Five Adobe Alternatives for Raw Image Editing

July 8th, 2024

I believe editing RAW images is an essential part of the image creation process, and many people rely on Adobe products like Lightroom and Photoshop, which are often regarded as industry standards. However, on more than one occasion, Adobe’s business policies and terms have frustrated users and some have even decided to cancel their subscriptions, looking for alternative software to edit their photography. In a recent video I gave an overview of five of my own favourite Adobe alternatives for RAW image edting.

Apple Photos

If you’re a Mac user, Apple Photos could be the hidden gem you didn’t know you had or needed! It comes bundled for free with macOS and although not obvious, offers editing tools, including sliders similar to those in Lightroom. While the de-noise and retouch tools are not as good as they could be, and it lacks selective editing tools, Apple Photos does have excellent cataloging features. This software is excellent for basic raw image editing and offers a user-friendly experience for Mac users.


Darktable is a robust, free RAW image editor with an extensive array of features, including cataloging and selective editing tools. However, its comprehensive interface can be overwhelming for some users. Performance may be slow unless you have the skills to ensure it is optimised for your hardware. Despite the steep learning curve, many users find Darktable more powerful than Lightroom once they master it.

Affinity Photo

Affinity Photo is a paid option but significantly cheaper than Adobe software, with a one-time fee. The software offers a “Develop Persona” for raw editing, similar to Lightroom. It also includes a “Photo Persona” for image manipulation akin to Photoshop. While its selective editing tools may not match Lightroom’s, Affinity Photo provides a comprehensive suite for both RAW and JPG image editing.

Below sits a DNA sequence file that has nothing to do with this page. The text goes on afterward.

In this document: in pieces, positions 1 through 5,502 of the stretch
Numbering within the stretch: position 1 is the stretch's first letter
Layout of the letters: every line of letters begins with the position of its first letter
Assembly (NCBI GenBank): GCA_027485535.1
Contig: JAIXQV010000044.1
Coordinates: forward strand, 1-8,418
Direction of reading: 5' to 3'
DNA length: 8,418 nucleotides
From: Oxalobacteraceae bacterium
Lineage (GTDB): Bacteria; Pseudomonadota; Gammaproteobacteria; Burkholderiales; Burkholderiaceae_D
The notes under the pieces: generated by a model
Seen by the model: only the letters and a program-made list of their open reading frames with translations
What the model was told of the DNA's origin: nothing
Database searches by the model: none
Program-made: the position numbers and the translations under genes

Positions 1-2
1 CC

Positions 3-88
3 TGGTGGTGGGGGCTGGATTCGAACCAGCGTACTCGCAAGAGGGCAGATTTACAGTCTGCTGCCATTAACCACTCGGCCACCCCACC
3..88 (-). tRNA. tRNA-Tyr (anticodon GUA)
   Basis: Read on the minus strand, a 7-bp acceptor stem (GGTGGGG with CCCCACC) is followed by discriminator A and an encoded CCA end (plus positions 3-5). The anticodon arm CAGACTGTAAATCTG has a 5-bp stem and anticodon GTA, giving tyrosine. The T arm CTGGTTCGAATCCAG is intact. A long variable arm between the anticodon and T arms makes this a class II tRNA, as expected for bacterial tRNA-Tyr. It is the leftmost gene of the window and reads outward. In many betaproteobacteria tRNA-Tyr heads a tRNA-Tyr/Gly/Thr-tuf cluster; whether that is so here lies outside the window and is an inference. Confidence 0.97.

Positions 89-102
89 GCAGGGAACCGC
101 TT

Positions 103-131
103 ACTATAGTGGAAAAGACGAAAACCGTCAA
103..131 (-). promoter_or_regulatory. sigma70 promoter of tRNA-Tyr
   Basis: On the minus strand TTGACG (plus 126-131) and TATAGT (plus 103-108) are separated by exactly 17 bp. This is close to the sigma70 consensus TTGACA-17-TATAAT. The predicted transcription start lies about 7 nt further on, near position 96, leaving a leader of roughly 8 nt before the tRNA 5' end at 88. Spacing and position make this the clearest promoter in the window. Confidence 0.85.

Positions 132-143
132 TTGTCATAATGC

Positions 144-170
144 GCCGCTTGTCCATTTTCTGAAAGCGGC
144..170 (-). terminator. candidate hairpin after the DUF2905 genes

Luminar Neo

Luminar Neo focuses on AI features and offers cataloging, selective masking, and AI masking for automatic selection of skies, mountains, water, and more. Its AI-driven tools, like sky replacement, are excellent for beginners. However, advanced users may find it lacks granular control. While not free, Luminar Neo is more affordable than Adobe products, making it a good choice for those looking for quick and easy editing solutions.


RawTherapee is another powerful, free tool with extensive options for fine control over the various elements in your images. Though it lacks comprehensive selective editing tools, it offers a grad filter for basic adjustments like darkening the sky. RawTherapee includes cataloging features but isn’t quite as comprehensive as Lightroom’s. Despite the learning curve, it’s a solid option for those seeking a free alternative with in-depth editing capabilities.

You can see this article in a video format below.

Can you use a Nikon Z30 for Bird Photography?

June 4th, 2024

I recently replaced my main vlogging camera (the Sony ZV-1) with the Nikon Z30. The ZV-1 was having issues and I would be able to use all of my Nikon lenses with the Z30. So from now on, it will be the primary video camera for the channel, but before fully transitioning to it, I decided to test its performance as a stills camera with a fun challenge: bird photography. This certainly isn’t the first camera you’d think of for doing bird photography, but I really wanted to see what it was capable of. I paired it with the Nikon 300mm F4 PF lens, along with a 1.4x teleconverter and the FTZ adapter for the Z30 body. My plan was to head out to a local area and see what bird shots I could capture.

The First Hurdle and Initial Impressions

Firstly, don’t make my mistake: check your firmware before heading out. I reached my location only to find out that the FTZ adapter’s firmware needed updating in order to use the 300mm with the Z30 body. This required a trip back home, downloading the update, and then returning to the spot. I visited a local reservoir during late morning light, which was quite bright. This meant no concerns about ISO, though there was the potential for harsh shadows. Starting with ducks and geese was a good warm-up since they are easy to photograph and accustomed to people.